It’s been a stressful few days. I’ve had to cancel, under difficult circumstances, a trip I was due to take in September to see friends, which has been very sad. Finances are increasingly worrying. Just the sort of day when life seems like crap every way you look and a trip to the shrink seems like a necessity, healing balm to the troubled mind, rather than a routine chore.
I get in the van. I reverse gently in order to get out of a tight parking space. Steering wheel pulled hard right-hand-down I gently move forward to sail out into the road. Only there’s a problem. The van is moving forward, but only very slowly. And what’s that in the rear-view mirror?
The problem is a really big problem. A problem the size of a four-by-four with an over-protruberant tow-bar. We were attached. Intimately. Where I go the four-by-four follows.
I tried everything. Edging forward at various angles and speeds in the hopes of ripping clear. Moving everything out of the back of the van and putting heavy things in the front to lift the back up. Hitting the bottom of the bumper with a hammer. Nothing worked. The last effort produced a small tinny clunk and a shower of rust but made absolutely no impression at all on the iron of the bumper.
I had an idea. Jack up the right-hand side of the van in the hopes that E (the lovely next-door-neighbour and owner of the extra-long tow-bar) could drive away from the van’s embrace. There was just one problem. I don’t have a jack and hers was in the back of her car. Which was inaccessible due to the proximity of a large and immovable van.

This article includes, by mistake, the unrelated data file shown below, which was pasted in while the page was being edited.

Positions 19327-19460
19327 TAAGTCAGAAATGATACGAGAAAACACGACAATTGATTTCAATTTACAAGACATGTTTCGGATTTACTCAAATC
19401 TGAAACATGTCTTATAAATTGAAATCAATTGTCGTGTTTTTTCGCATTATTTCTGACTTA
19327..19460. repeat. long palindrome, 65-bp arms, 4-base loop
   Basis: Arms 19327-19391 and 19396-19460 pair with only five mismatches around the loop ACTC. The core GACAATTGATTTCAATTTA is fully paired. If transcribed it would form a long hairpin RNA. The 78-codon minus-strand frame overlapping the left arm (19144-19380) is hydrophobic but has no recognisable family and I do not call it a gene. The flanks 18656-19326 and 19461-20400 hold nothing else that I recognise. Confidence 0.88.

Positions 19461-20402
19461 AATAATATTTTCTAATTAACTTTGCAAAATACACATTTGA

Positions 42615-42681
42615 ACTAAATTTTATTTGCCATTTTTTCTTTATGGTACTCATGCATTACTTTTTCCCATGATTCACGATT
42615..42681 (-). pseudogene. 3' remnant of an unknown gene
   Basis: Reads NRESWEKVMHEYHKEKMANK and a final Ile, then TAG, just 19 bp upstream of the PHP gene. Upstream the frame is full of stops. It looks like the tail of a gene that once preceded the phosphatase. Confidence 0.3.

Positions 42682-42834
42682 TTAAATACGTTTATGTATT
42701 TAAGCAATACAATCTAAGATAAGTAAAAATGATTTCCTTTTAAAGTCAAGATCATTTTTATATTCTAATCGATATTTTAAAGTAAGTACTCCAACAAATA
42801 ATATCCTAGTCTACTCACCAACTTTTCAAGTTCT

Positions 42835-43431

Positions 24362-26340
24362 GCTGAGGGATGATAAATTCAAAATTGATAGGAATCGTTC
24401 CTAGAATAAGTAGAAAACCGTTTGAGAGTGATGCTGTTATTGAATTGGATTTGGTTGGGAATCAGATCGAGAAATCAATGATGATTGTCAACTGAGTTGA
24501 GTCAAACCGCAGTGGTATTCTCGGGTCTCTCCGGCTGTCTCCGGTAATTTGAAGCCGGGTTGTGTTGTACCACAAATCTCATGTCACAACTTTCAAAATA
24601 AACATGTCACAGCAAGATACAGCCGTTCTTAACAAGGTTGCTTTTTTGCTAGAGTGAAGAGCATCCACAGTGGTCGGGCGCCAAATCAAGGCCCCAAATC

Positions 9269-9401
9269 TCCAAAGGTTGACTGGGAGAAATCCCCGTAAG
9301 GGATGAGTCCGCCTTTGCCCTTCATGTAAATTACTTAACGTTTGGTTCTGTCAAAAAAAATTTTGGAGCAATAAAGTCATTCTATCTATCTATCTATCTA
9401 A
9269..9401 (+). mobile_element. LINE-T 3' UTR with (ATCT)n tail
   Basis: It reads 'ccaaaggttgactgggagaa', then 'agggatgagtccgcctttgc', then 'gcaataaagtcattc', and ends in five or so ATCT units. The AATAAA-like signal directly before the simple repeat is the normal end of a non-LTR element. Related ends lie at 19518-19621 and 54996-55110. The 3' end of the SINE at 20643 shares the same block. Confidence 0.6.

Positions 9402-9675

In the end I phoned the RAC. This was a slightly protracted process due to their whizzy computerised system which only foresaw a certain range of possible circumstances which could result in a call for their help. Van vaginismus was not among them, neither was tow-bar dysfunction. The unfortunate operator was deeply puzzled as to which category it might best be fitted. I suggested “flat tyre” might be the closest since the action required to solve the problem was similar, but with the added benefit of not needing to change the wheel.
Whatever category she eventually chose it had excellent results. Faster than a speeding bullet (well in about 20 minutes which is amazingly quick for such an entirely non-urgent matter) the delightful and ebullient Chris appeared with the ideal solution. Let E’s tyres down.
We chatted about social networking, E and I sitting in the sun on the wall at the front of the house, Chris from his deflating position prone on the pavement. He’s a globe-trotting kiwi and a keen user of facebook and was delighted at the prospect of my putting his picture there. “So much better for keeping in touch with all your friends when you’re travelling than sorting through a hotmail inbox crammed full of spam” he said.
Once I had rolled triumphantly out from the now flaccid embrace of the four-by-four he even produced a special hammer and bashed the bumps out of the bumper.
So thank you very much, Chris. For uncoupling the over-amourous vehicles, for another reason to enjoy facebook and for generally straightening things out. If only mental dents were as easily undinted.